As for the other teenage stuff, Cavalin says he'll wait until he gets his doctorate degree to find a girlfriend. He's only half-joking.

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MANCHESTER, N.H. (AP) - A 73-year-old Las Vegas man has fulfilled his quest to run marathons in all 50 states.
John Maultsby crossed the finish line on Sunday in a race in New Hampshire. It was his eighth marathon this year.
WMUR-TV reports that Maultsby began his endeavor at age 60.
He completed the Anthem Manchester City Marathon in 4 hours, 9 minutes, 15 seconds, capping his 13-year quest.
Maultsby says he knows there are runners who've reached that goal a whole lot quicker, but he doesn't know too many who started when they were in their 60s.

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Some kids who went Trick-or-Treating in Quebec got something unusual in their candy bags. A pharmacist accidentally handed out bipolar medication instead of candy. 
It turns out a customer had dropped her son's antipsychotic prescription on her way out of the store. Another customer picked up the pills and left them on the counter, a little too close to the candy bin. 
Quetiapine and divalproex are used to treat schizophrenia, and bipolar disorder, among other psychological illnesses. The seven pills were individually wrapped. 
Police say somehow an employee just mixed it in with the candy by mistake. Taking the meds isn't dangerous, but it can have side effects like nausea, tremors and suicidal thoughts.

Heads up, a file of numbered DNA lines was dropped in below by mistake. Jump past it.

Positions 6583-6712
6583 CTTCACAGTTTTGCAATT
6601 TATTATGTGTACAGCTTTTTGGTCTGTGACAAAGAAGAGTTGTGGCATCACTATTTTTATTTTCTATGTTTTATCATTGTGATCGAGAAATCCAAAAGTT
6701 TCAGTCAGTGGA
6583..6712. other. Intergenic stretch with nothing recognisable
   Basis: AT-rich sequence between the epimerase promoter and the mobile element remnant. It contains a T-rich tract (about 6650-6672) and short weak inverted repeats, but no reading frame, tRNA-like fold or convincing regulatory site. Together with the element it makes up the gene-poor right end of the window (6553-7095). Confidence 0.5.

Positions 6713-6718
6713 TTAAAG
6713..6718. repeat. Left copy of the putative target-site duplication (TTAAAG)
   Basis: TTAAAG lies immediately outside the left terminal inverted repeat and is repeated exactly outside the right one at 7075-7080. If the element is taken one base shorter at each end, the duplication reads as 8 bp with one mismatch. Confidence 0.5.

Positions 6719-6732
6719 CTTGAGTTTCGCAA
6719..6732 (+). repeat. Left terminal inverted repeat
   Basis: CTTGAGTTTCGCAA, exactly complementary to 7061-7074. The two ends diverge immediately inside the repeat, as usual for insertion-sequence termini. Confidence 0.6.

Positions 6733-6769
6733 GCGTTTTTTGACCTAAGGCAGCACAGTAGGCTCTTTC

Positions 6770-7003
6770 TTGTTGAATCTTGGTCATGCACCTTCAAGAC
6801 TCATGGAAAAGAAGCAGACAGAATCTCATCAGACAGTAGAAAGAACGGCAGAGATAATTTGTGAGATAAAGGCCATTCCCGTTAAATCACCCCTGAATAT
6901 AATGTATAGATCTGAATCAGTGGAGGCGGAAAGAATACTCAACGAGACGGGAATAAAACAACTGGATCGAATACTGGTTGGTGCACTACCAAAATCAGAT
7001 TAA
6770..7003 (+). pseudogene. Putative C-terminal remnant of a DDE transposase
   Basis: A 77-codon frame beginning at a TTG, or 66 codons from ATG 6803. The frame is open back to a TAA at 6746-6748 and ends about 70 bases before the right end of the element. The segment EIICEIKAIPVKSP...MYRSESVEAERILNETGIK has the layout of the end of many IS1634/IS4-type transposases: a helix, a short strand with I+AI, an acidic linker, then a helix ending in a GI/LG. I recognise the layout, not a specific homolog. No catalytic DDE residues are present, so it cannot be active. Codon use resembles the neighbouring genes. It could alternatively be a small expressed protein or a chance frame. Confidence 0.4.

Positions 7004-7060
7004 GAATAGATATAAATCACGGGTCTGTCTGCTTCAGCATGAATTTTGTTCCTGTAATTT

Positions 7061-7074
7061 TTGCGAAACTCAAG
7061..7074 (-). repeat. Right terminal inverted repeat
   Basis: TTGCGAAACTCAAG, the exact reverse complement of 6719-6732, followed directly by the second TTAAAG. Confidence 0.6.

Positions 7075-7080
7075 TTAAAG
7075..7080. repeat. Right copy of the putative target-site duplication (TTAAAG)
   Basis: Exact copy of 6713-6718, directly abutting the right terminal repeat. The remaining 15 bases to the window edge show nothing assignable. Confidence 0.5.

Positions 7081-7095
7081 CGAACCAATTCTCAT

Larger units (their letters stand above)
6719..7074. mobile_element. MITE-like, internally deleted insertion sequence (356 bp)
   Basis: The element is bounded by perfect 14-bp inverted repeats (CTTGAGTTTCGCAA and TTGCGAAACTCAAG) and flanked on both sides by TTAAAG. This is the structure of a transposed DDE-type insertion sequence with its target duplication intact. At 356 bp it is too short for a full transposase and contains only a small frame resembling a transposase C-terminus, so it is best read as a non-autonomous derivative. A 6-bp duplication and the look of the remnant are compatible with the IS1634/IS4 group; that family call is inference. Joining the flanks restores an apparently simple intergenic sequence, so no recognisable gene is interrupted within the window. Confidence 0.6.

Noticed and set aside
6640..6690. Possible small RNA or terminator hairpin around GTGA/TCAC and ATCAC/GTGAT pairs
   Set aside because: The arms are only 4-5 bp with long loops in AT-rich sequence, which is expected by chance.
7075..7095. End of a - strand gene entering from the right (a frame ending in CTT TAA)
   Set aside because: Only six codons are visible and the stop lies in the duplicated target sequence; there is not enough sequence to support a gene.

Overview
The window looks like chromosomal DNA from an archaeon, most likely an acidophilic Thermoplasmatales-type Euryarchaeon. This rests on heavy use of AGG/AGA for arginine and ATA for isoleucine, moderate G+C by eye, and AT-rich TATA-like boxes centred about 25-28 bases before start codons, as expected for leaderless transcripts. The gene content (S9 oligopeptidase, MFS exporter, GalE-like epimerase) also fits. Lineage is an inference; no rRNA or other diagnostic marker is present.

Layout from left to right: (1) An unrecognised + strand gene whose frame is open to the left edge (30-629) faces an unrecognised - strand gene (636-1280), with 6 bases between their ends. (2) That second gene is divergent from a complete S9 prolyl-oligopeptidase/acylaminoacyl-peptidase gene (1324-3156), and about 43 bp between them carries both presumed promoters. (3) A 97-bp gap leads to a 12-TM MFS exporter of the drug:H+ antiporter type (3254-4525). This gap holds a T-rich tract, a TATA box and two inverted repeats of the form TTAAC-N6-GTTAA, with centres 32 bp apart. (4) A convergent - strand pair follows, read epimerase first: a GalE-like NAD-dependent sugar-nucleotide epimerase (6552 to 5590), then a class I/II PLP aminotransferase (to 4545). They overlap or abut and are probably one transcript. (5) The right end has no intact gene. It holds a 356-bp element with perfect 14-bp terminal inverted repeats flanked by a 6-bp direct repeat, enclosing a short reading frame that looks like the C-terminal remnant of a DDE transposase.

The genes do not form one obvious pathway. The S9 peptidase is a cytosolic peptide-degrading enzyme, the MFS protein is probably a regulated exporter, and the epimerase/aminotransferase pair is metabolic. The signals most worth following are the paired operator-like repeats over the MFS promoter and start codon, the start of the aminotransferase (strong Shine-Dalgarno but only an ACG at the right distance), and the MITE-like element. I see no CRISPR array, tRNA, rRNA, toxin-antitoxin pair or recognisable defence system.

Luckily, the pharmacy found all the medication before any children ate any of it. 

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JERUSALEM (AP) -- A Cabinet minister has drawn outrage and mockery after suggesting transferring the thousands of stray cats that walk the streets of Israel to another country.
The Yediot daily published what it said was a letter by Agriculture Minister Uri Ariel proposing the idea. It said he cited Jewish law against animal cruelty as reason not to neuter cats and a biblical commandment to populate the earth.
Ariel is from the religious Jewish Home party and usually known for fiery rhetoric against Palestinian statehood.
Opposition legislator Tzipi Livni posted a picture on her Facebook page of her playing with a black and white cat. "No way will I get a foreign passport for little one," she wrote.
Israeli animal rights activists condemned the minister. Thousands of stray cats roam Israel's streets.